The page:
03-20-2013 12:27 PM
Take a closer look at the soldering of the second "cubical" grey component on the button left side of the front side, general picture and the 4 black smaller components with a + sign on top that line down between the the two bigger grey parts
It's possible they've been resoldered, but you may simply be seeing reflections in the solder, vs. irregularities in the solder's surface. For example, what looks like a reflection in the solder of that lower gray package on the left matches the reflection in the solder of the right joint of C23 just above it. And all the packages along the left edge with the + sign on them have what look like matching reflections in their solder. The camera was very close to the card (you can even see the reflection of "Canon" in the top of the GPU), so the reflections in the solder will vary across the board, but be similar within any given small neighborhood among joints having similar orientations. Even after interpolating the image to 3x normal size and sharpening it, I can't be certain of any resoldering because of the lesser quality of the image compared to the images you shot. If those joints have been resoldered, at least they've cleaned up the excess flux afterward from the area surrounding the joint, unlike in the first ebay card you received.
Plus you'll likely recieve a different unit than was photographed. I guess you'll have to see what shows up at the door, and whether it works!
I have a natural distrust of ebay in general. But whenever you see feedback indicating someone was selling engineering samples when the listing didn't mention that, it's a big red flag that will scare off many buyers. Especially if the seller admits that he/she knew they were engineering samples (or whatever similar name they want to use), but didn't mention it. So I'm sure the feedback you leave on ebay will have an impact. Am I surprised at what happened? No. But at least we now have a much better idea of what to look for to see through all the smoke and mirrors.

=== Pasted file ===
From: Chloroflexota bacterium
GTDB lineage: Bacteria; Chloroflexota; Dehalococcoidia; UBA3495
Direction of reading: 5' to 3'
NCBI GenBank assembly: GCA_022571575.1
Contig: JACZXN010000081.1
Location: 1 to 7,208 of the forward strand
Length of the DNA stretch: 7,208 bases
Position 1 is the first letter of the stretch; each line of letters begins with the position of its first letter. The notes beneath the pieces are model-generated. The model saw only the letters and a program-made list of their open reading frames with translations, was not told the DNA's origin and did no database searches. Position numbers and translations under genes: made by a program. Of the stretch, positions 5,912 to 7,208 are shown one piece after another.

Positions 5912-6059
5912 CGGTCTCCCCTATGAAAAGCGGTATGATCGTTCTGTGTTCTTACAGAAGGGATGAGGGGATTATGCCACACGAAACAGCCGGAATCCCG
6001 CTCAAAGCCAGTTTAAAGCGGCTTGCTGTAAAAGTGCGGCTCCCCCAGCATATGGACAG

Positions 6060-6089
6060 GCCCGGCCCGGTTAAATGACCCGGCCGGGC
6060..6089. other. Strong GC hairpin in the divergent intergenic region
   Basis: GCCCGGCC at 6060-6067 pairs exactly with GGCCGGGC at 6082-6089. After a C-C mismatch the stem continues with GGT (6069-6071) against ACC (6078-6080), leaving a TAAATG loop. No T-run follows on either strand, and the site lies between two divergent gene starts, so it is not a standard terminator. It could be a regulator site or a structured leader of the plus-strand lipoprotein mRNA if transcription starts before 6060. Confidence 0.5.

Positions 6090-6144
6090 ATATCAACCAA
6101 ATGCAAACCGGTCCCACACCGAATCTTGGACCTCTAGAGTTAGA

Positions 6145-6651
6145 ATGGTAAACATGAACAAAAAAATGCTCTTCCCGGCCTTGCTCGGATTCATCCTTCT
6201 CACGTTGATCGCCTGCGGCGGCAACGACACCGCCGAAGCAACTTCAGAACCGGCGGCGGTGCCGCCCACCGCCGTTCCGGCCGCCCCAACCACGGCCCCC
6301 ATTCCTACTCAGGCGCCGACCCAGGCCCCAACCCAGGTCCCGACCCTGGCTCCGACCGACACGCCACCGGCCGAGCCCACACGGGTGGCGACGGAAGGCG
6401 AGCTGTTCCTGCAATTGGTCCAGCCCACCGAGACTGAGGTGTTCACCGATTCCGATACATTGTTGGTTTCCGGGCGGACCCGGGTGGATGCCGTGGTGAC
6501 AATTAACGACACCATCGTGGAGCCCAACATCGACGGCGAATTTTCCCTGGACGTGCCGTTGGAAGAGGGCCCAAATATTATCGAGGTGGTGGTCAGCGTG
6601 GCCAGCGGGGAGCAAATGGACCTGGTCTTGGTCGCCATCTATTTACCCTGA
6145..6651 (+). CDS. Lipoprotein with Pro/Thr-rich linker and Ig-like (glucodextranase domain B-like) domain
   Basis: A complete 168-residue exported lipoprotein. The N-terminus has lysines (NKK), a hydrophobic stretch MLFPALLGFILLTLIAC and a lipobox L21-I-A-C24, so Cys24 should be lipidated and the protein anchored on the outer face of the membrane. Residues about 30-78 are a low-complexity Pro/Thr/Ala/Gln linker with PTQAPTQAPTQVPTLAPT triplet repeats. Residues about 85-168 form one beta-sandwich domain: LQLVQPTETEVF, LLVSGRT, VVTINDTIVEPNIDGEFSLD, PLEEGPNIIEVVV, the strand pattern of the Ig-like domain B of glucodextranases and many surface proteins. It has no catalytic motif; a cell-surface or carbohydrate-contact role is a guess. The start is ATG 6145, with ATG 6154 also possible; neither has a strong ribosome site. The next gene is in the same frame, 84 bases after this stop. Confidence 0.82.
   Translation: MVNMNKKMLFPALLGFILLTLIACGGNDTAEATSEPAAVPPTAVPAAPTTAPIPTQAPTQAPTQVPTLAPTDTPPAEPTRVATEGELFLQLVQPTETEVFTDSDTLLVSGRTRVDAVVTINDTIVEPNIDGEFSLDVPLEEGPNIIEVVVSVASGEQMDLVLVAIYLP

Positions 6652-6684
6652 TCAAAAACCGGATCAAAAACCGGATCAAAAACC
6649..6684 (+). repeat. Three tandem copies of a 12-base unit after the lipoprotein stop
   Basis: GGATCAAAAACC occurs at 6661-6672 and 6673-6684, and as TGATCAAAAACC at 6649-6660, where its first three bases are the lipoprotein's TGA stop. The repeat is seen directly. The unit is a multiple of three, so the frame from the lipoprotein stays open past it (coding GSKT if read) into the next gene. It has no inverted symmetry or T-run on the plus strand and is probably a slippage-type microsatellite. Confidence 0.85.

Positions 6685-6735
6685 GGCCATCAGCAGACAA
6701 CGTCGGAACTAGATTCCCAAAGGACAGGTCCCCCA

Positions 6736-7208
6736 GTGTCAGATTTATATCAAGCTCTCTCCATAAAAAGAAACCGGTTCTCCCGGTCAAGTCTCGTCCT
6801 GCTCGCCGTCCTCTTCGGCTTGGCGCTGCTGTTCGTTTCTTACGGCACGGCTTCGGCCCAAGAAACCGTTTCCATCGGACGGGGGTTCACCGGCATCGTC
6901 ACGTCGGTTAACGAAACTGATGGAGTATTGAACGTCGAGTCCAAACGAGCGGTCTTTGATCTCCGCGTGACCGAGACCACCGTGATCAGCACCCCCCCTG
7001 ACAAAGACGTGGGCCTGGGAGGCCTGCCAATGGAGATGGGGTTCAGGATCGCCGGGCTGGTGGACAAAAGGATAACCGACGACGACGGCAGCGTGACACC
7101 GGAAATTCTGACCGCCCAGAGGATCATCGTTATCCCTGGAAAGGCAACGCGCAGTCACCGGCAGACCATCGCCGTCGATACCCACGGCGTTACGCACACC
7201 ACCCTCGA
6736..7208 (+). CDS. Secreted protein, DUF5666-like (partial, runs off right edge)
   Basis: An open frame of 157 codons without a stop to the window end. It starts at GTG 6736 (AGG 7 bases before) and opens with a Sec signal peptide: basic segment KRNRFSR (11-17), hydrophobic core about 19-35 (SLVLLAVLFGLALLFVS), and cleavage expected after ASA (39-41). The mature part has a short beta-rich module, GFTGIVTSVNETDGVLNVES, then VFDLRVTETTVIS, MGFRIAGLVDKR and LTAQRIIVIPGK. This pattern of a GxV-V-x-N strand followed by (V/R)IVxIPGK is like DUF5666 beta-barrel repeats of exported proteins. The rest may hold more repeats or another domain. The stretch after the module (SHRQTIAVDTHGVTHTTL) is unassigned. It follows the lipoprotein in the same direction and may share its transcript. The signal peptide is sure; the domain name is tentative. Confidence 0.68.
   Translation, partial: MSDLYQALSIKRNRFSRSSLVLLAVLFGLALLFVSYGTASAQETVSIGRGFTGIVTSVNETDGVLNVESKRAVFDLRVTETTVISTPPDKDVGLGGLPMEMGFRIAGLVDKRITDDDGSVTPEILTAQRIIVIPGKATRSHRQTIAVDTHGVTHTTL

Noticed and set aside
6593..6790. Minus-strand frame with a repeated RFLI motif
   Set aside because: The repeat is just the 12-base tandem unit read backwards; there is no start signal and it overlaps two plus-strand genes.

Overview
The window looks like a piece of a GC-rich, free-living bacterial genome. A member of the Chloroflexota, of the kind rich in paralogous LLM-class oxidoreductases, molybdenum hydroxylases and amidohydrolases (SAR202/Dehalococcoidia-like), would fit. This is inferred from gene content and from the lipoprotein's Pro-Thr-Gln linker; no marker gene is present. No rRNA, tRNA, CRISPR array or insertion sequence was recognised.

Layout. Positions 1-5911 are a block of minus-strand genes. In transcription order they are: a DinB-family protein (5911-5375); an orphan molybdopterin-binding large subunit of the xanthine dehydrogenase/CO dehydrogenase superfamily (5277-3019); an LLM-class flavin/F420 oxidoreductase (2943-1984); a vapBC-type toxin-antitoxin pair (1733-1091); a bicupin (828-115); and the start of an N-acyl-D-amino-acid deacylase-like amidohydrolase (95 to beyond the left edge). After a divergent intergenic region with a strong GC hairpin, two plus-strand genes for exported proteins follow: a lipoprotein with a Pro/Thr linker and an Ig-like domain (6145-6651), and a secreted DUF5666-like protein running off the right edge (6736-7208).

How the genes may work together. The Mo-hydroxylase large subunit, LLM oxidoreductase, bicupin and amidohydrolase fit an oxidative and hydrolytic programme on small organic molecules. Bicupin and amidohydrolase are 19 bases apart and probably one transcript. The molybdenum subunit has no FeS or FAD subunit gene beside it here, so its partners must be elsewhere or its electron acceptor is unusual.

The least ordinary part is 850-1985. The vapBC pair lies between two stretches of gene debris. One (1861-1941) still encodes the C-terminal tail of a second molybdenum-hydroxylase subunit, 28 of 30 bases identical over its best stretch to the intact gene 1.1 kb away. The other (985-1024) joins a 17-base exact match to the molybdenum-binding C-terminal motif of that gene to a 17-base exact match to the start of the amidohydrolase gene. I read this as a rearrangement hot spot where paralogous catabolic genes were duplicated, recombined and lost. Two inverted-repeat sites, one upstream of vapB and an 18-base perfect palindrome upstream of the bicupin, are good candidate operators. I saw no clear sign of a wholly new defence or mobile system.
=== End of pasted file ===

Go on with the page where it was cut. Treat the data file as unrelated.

03-21-2013 02:19 AM
I think what I see are irregularities on the solder surface but yeah, it's pointless to speculate on the card condition without knowing for sure which one I will end up getting.
As for eBay, unfortunately it is the only place where you can find these kind of Quadros on a regular basis and if something goes wrong, you get covered by PayPal (which in my opinion is an evil necessity). You can obviously wait for one to pop up on a forum but that might take months if it ever happens and still you don't know what you'll get. Buying on dedicated shops is another option but prices are 2-3 times of what you can find on eBay. As for leaving feedback, you guys are totally right.
04-03-2013 02:39 PM
The failure of a graphics card is usually due to the thermal load it is subjected to over time, resulting in loosening of the soldier joints. So it is all about cooling really. Have your laptop been running very hot, this can be the reason.
If the graphics card is dead and you are out of warranty, you have nothing to loose by trying to repair it yourself. Since these items are hard to source, it can be worth a try. Google "reflow", "reflow soldering" etc. Have not tried procedure myself, but it is an interesting read. Example link: